All Saints' Day, November 1: Although the feast of the unknown saints is not a day of remembering the dead in the Roman Catholic church, All Saints' Day is (together with All Souls' Day, November 2) the preferred date for visiting cemeteries (decoration of graves, processions, blessings, prayers). Public forms of commemorating the dead include submerging wreaths for those who died by drowning. In earlier times, special bread rolls ("Gebildbrote") were distributed to children and the poor as representatives of the "Poor Souls" on both of these days. The tradition of "Krapfenschnappern" (an eastern Tyrolean regional custom in which people went from house to house asking for food on All Saints' Day, now a children's custom) was also linked to the beliefs centered around the "Poor Souls". Another custom, in which straw braids are thrown onto the roofs of houses of marriageable girls, formerly practiced by fraternities in the Weinviertel region, is now only found in rare cases, as its social and economic foundation has disappeared.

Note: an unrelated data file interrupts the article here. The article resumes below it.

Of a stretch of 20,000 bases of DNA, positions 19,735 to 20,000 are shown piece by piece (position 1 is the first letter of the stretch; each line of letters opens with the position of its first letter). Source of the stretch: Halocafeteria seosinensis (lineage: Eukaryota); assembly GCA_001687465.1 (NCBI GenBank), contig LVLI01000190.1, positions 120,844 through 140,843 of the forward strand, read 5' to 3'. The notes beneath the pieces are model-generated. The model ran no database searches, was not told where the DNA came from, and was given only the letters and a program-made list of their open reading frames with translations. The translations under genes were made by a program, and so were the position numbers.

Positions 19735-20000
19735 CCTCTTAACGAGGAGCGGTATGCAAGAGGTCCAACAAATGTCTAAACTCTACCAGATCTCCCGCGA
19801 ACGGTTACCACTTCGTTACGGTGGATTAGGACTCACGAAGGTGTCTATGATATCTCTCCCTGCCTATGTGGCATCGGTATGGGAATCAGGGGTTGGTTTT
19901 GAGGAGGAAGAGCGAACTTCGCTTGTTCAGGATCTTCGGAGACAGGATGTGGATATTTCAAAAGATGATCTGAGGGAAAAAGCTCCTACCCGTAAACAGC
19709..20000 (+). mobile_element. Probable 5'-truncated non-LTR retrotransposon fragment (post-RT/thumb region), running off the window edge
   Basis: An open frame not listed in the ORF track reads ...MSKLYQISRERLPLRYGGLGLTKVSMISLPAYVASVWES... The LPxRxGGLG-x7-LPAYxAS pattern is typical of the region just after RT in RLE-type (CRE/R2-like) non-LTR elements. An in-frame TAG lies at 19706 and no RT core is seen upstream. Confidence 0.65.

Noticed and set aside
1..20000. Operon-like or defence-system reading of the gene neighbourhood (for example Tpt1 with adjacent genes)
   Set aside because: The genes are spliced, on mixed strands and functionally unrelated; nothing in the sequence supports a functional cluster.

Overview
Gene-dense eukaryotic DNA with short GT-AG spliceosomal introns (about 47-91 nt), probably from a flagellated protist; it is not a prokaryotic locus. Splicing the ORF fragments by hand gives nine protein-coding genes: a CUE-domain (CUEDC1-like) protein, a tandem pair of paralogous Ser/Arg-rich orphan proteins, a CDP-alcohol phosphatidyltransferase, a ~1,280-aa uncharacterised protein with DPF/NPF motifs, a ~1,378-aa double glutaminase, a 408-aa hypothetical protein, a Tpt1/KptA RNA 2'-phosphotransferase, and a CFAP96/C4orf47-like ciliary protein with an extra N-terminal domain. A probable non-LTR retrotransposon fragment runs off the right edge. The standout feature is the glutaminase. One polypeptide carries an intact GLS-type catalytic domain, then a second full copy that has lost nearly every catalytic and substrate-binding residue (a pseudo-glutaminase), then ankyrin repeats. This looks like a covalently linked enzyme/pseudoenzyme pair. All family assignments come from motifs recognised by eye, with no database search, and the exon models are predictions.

Further reading#H. Koren, Die Spende, 1954; E. Burgstaller, Das Allerseelenbrot, 1970; H. Fielhauer, Allerheiligenstriezel aus Stroh, 1969 (OeWF scientific film); O. Bockhorn and L. Nopp, Krapfenschnappern, 1984 (OeWF documentary film).